Integrative Medicine Degree Programs and Universities
The practice of integrative medicine combines what's known as complementary and alternative medicine (CAM) with traditional Western medicine. If you are interested in how herbs and acupuncture help patients overcome pain and illness, or the relationship between the mind and body in terms of health and wellness, you may wish to study integrative medicine. Read on for education and career information in this field. Schools offering Complementary & Alternative Health degrees can also be found in these popular choices.
What Degrees Can I Earn?
Integrative medicine incorporates a wide range of healthcare practices, including traditional Chinese medicine (TCM), acupuncture and Ayurvedic medicine, with traditional Western (allopathic) medicine. At the undergraduate level, you might find a program that specifically prepares you for further integrative medicine studies, or you might major in a more generally healthcare-related subject, such as biology.
If you hold a degree in nursing or professional licensure as a traditional healthcare practitioner, you might choose to pursue a graduate certificate in integrative medicine to add to your existing skills and knowledge. Graduate-level programs might train you to study and evaluate integrative medicine practices, as well as to practice them.
What Type of Courses Will I Take?
An integrative medicine program may provide coursework in various aspects of holistic treatment along with coursework in the physical sciences. You may study nutrition and the effects of diet on health and wellness. You may study issues concerning agricultural sustainability along with herbal medicine and integrative pathophysiology. Holistic pharmacology and the toxicological properties of plants may also be featured in an integrative medicine program, such as a naturopathic medicine program.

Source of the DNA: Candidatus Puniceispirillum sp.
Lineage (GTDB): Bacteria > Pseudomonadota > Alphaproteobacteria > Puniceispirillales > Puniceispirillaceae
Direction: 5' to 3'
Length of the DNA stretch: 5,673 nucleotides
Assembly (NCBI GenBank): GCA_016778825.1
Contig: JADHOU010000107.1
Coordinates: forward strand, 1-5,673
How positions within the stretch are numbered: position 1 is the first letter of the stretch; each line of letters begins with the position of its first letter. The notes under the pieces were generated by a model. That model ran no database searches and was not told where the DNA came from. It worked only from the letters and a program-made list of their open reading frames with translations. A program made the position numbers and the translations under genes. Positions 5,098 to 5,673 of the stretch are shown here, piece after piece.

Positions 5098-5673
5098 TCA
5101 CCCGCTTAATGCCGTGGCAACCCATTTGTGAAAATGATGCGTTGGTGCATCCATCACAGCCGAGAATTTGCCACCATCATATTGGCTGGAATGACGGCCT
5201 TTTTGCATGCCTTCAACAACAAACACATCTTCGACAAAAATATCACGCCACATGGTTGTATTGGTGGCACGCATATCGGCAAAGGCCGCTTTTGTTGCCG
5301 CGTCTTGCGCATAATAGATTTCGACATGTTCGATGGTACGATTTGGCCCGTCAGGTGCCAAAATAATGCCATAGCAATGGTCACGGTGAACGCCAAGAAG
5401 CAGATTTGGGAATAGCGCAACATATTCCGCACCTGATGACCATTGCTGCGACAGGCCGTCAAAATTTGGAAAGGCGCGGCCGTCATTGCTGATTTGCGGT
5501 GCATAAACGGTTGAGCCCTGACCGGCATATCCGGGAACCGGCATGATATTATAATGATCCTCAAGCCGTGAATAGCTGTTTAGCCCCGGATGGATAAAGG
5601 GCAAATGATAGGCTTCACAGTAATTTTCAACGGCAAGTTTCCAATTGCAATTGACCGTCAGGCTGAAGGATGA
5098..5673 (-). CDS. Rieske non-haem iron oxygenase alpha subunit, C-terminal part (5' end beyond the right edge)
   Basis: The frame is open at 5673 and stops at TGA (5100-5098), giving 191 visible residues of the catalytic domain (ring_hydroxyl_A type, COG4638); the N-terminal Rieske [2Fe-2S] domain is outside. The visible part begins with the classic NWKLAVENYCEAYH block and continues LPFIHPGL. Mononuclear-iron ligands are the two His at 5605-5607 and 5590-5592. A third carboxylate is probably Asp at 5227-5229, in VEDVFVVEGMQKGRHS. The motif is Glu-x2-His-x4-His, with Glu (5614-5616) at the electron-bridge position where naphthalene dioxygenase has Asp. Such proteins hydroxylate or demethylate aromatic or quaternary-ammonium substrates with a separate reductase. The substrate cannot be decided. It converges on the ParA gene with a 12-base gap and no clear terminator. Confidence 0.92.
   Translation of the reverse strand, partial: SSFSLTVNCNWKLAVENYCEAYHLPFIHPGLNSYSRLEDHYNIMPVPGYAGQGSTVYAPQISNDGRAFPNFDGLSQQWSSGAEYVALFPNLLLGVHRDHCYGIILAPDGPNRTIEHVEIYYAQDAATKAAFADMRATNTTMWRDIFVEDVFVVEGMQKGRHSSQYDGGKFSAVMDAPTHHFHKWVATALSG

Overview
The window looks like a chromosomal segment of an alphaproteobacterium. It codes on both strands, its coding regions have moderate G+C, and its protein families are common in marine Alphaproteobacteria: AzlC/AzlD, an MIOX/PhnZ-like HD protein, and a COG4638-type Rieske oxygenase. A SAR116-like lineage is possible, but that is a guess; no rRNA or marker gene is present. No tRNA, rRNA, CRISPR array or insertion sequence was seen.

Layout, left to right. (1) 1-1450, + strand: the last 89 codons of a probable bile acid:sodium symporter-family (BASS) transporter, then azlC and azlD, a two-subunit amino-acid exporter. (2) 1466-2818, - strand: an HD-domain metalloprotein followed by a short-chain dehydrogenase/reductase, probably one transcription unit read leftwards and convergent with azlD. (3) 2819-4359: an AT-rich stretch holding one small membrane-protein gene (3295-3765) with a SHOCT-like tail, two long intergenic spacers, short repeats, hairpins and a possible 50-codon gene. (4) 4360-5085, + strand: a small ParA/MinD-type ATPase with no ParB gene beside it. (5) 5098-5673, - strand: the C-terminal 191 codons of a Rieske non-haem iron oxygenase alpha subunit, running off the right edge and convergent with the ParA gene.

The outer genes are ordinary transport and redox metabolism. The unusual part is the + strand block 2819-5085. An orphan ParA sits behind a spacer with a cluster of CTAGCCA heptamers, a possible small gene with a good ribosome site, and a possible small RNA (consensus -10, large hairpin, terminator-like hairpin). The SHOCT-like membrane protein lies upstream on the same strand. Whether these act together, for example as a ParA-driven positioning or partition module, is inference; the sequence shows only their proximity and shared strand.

Traditional Chinese medicine programs focusing on herbal medicine, body work or acupuncture may introduce you to the foundations of treatment practices. In an acupuncture program, you may develop an understanding of meridians, point locations and strategies to correct imbalances. Students in acupuncture and Oriental medicine programs typically take courses in Western biomedicine, such as anatomy, physiology, medical terminology, mental health, diagnostic testing and various body systems.
What Certifications and Licensure Will I Need?
State licensure requirements vary depending upon your area of specialty. Many states require licensure for professional acupuncturists, and six states allow common licensure for the practice of acupuncture and Chinese herbal medicine. After you complete an accredited degree program, you will be eligible to gain certification through the National Certification Commission for Acupuncture and Oriental Medicine (NCCAOM). For naturopathic doctors, 15 states observe licensure practices that include the successful completion of the Naturopathic Physician Licensing Examination (NPLEX).
According to the U.S. Bureau of Labor Statistics (BLS), registered nurses (RNs) are required to have about three years of education through a bachelor's degree, associate's degree or diploma program and must pass a national licensure exam (www.bls.gov). Nurses interested in practicing integrative medicine may choose to pursue holistic nursing, a nursing specialty recognized by the American Nurses Association. After completing an undergraduate education, medical school and a residency or internship, allopathic physicians must pass the U.S. Medical Licensing Examination. Osteopathic physicians have similar educational requirements, and must pass the Comprehensive Osteopathic Medical Licensing Exam. Physicians interested in integrative medicine can pursue voluntary board certification through organizations such as the American Board of Integrative Holistic Medicine.
To continue researching, browse degree options below for course curriculum, prerequisites and financial aid information. Or, learn more about the subject by reading the related articles below: